Camp Cretaceous is good fun and meant for those who still have a bit of kid at heart. It’s an enjoyable mix of popcorn movie and chocolate-cereal cartoon.

Series Review: Jurassic World: Camp Cretaceous

Film Reviews

Jurassic World: Camp Cretaceous
Series Created by Nick Jones, Jr. | Developed by Zack Stentz

DreamWorks Animation and Amblin Entertainment
Streaming on Netflix: 09.18

When reviewing films and television, you have to grade on a curve. If I’m reviewing Bumblebee, I’m not holding it to the same standard as Three Billboards Outside Ebbing, Missouri. So it might surprise you to see me give a good review to a cartoon spinoff of Jurassic World in the same week that I gave a bad one to a serious Oscar bait flick like The Devil All The Time, but the reason couldn’t be more simple: One of them is just diverting entertainment that knows exactly what it’s trying to accomplish and does so very well, and the other is pretentiously grubbing for awards and acclaim but fails to deliver anything substantive.

Jurassic World: Camp Cretaceous is an eight-part animated series that takes place simultaneously with the first Jurassic World movie (it’s the Rosencrantz & Guildenstern Are Dead of running and screaming), and it follows a group of six middle school-aged kids trapped at a new adventure camp on the opposite side of Isla Nublar. When dinosaurs are unleashed across the island, each kid realizes survival rests on their shoulders and those of their fellow campers. Unable to reach the outside world, they go from strangers to friends as they band together to survive the dinosaurs and uncover hidden secrets that are darker than they can imagine.

If you’re a Star Wars fan who won’t lower yourself to watch Clone Wars or Rebels, this is not for you. And if you’re one of those people who complains about the fact that there always has to be a kid worked into the Jurassic movies, well, first off, you’re ignoring the rudimentary fact that author Michael Crichton was adamant that a fundamental element of his vision was always about seeing real-life dinosaurs through the eyes of kids. But also, yeah, you’re not going to enjoy this. It’s aimed at older kids, as well as those who are still in touch with their inner child enough to unashamedly watch a cartoon and still get chills at seeing a dinosaur on screen. The series has the feel and structure of the films, but it’s divided up into eight installments that are around 24 minutes in length on average. It’s also rated TV-PG, which makes it tame by Jurassic standards, but with eight years of age and above as a good general viewing guideline.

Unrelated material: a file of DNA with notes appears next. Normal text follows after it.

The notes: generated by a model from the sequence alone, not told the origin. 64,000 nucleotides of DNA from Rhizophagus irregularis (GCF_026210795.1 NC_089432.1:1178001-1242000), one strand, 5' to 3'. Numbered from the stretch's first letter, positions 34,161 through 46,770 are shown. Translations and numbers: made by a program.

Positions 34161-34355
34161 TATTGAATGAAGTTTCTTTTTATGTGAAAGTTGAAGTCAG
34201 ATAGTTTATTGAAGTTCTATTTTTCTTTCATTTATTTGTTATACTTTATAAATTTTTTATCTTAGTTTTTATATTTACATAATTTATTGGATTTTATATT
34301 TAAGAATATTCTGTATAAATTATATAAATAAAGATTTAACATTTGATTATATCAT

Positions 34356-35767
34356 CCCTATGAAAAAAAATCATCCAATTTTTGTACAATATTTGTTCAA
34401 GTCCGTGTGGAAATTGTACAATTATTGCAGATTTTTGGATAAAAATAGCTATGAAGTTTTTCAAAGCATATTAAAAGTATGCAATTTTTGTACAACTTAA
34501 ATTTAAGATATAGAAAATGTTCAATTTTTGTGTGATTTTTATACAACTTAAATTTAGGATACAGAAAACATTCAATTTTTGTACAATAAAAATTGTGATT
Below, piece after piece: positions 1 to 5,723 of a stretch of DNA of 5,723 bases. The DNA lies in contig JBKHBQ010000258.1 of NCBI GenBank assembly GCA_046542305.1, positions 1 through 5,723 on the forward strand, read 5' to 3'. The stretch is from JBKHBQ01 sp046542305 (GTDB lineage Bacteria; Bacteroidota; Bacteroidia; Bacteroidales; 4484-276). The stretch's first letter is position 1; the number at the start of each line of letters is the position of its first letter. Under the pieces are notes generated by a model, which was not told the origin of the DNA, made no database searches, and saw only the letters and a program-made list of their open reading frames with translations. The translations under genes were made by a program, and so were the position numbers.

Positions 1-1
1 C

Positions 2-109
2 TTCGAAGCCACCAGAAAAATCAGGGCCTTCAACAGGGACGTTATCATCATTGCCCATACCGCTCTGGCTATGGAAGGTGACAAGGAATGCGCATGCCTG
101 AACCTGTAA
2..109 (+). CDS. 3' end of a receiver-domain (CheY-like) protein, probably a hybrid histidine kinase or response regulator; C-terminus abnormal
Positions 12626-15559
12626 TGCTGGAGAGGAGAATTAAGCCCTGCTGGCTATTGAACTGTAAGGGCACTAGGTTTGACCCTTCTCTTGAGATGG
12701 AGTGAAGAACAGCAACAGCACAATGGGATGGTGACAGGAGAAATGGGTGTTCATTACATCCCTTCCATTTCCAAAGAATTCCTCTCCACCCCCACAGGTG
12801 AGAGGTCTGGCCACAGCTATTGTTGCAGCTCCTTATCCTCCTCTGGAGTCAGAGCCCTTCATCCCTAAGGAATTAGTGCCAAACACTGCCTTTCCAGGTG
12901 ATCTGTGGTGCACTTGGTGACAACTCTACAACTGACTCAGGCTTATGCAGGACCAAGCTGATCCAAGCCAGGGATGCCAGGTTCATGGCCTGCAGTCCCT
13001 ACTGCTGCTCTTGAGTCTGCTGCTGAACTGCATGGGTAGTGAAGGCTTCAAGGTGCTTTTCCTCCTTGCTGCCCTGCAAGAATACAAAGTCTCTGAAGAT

The main characters are diverse and pretty likable, particularly the protagonist, Darius Bowman (voiced by Paul-Mikél Williams), a socially awkward dinosaur fanatic who becomes something of a leader to the group. Darius wins a VR game, and the prize is being one of the first guests at Camp Cretaceous, which plays like a nice little reference to Ready Player One, and that’s not the only Amblin movie that gets a shout out. Disney’s Channel’s Jenna Ortega is also endearing as Brooklyn, a young social media influencer in search of validation.

The musical score integrates plenty of classic themes from both John Williams and Michael Giacchino, and much like the films, it’s less about story than about setting up a basic structure for plenty of action and suspense set pieces—and it’s got several good ones.

The fact of the matter is that I have a few select fictional happy places, and Isla Nublar is probably number one. For me, an escape to even a completely CGI version was a very welcome diversion, and I’m not the slightest bit embarrassed by that. But I also want to reiterate that if you’re not feeling excited about another entry in the franchise—and a cartoon one at that—it’s not likely to win you over. It’s made for a specific target audience, and they’ll eat it up like it was a lawyer sitting on a toilet. Camp Cretaceous is what it is, nothing more and nothing less. It’s a slight but enjoyable mix of popcorn movie and chocolate-cereal cartoon. It’s not in the same league as DreamWorks’ Tales of Arcadia series, but it’s good fun, and at the time of this writing, I’m already well into my second viewing. –Patrick Gibbs